The Pakistanis might have arrived in Bangalore without much fanfare over the weekend but in Ahmedabad they had to remain confined to the airport lobby for close to an hour-along with the Indian team-after landing. Awaiting them were hordes of fans hoping to catch a glimpse of the stars. To add to the confusion, the team buses hadn't arrived on time. And it was only after the local police had cleared the chaos that the two teams exited the terminal and headed towards the safety of their hotel.
Speaking of maintaining order, that is exactly what Indian captain MS Dhoni would have expected his spinners, well part-timers, to do at the Chinnaswamy Stadium after the seamers led by debutant Bhuvneshwar Kumar had rocked Pakistan early. But Yuvraj Singh and Ravindra Jadeja failed quite miserably in that quest, proving easy meat for Mohammad Hafeez and Shoaib Malik. Their failure to restrain the visitors even prompted Hafeez, the man-of-the-match in Bangalore, to express his gratitude towards the home team's decision to leave out their spin spearhead, Ravichandran Ashwin.
"It (Ashwin's non-selection) was a surprise for us. And we knew without a world-class spinner like him, we could dominate," said Hafeez following Pakistan's five-wicket win. For starters, the soft-spoken Pakistani skipper's reverence for Ashwin's skills could be considered a tad generous. Based on the Tamil Nadu off-spinner's recent form anyway. The Bangalore T20 was only the second one that Ashwin had been dropped for, since his debut in this format back in the summer of 2010. And for good reason this time.
Experiments gone wrong
If Ashwin wasn't anywhere close to his best during the Test series against England, he looked increasingly ineffective in the two T20s against the same opposition. His inability to control the urge to keep experimenting only made his poor outings look worse. Especially since his variety-balls, be it the leg-break or the carom ball, only cost him and the team more runs. Despite enjoying Dhoni's trust in the shortest format, owing mainly to his match-winning performances in the IPL, Ashwin hasn't quite delivered while donning India colours in T20s. An overall tally of 13 wickets in 17 matches at 38.61, and more importantly an economy of 7.51 is not world-class.
Though Hafeez's quip might have been tongue-in-cheek, you can understand where he's coming from, considering he has the privilege of throwing the ball to Saeed Ajmal, the highest wicket-taker in the history of international T20-a record of 71 wickets at 15.73 and an economy of 6.13.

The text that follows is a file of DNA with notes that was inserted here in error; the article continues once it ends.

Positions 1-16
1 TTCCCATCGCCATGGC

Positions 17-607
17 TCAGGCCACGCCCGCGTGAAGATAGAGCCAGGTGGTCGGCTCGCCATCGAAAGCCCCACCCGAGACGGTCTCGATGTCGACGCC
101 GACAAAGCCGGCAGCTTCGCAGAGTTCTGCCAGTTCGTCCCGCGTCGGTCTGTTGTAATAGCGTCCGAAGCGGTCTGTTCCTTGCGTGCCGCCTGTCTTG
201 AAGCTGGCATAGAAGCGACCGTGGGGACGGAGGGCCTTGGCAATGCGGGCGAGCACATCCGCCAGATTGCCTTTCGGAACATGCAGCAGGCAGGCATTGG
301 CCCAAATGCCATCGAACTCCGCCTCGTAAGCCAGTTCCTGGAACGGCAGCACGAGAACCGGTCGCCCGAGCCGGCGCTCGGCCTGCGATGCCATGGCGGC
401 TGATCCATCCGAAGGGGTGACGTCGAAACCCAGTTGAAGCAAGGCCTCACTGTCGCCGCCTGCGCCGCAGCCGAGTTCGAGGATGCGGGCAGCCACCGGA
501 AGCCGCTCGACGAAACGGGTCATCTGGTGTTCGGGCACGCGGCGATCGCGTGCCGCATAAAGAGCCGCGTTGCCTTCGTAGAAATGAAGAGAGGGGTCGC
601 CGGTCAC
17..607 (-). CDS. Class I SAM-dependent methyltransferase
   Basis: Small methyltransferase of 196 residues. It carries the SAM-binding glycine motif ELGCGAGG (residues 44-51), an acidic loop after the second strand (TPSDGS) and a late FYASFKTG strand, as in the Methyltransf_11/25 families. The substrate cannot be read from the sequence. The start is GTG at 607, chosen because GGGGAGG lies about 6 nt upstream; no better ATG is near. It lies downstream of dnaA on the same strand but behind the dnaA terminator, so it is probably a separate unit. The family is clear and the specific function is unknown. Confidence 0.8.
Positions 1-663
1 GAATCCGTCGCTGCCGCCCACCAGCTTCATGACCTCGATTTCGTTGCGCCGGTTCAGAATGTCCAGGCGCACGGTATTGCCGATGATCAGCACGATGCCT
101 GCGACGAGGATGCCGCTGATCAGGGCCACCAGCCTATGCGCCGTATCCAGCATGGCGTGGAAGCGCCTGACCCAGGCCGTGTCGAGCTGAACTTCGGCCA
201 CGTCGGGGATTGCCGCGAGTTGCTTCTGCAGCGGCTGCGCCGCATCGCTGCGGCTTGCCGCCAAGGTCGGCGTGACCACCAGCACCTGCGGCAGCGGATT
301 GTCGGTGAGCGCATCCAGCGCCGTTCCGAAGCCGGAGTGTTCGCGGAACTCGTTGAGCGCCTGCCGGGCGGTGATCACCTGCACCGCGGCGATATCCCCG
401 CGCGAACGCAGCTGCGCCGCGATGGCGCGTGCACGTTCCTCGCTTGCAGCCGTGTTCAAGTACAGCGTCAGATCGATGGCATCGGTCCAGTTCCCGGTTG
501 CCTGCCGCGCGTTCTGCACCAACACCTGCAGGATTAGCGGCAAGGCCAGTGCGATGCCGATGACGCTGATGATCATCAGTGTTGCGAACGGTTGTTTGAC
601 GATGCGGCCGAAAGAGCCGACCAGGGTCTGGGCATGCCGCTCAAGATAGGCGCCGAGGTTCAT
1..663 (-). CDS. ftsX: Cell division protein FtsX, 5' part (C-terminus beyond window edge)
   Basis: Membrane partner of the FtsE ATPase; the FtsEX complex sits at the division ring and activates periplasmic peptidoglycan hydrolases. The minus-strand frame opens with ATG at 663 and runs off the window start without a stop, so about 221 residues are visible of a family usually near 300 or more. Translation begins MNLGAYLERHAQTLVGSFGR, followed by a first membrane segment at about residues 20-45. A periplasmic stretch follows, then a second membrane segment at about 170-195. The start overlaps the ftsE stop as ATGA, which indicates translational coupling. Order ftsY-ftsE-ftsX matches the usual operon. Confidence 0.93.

Whereas the spinners main role in T20 cricket was originally expected to be asphyxiating the batsmen, the likes of Ajmal, Graeme Swann and Daniel Vettori have rubbished that opinion over the years. No wonder the three inhabit, along with Shahid Afridi and Sri Lanka's Ajantha Mendis, the top-10 in this category.
Ashwin's failure is only the tip of the iceberg though for India's spin worries. Piyush Chawla too didn't find a place in the final XI at Bangalore after two disappointing outings against England. While Test regular Pragyan Ojha, strangely the most successful Indian spinner in the IPL, hasn't played an international T20 for more than two-and-a-half years.
In Pune and Mumbai, India's best spinner was clearly Yuvraj. But while he managed to bamboozle the English batsmen by pretty much doing nothing out of the ordinary—they played for the spin but to their dismay found out that the left-arm spinner doesn't turn the ball—the Pakistani batsmen relished his offerings. In contrast to the English batsmen's technique of planting their front-foot down and then searching for the ball, the likes of Hafeez and Malik waited on their back-foot and made the most of Yuvraj's slow pace and good length to deposit him over the mid-wicket fence.
And Jadeja, probably buoyed by his recent Test call-up, struggled to find the yorker-length as consistently as he used to his in his earlier T20 avatar, and bowled uncharacteristically, providing flighted up deliveries on a hittable length, which Malik in particular feasted on.
The Indians nevertheless are sure to be in store for some vociferous partisan support once again come Friday. And finding a quick-fix for now for their spin quandary will be the major headache for Dhoni & Co as they look to square the series.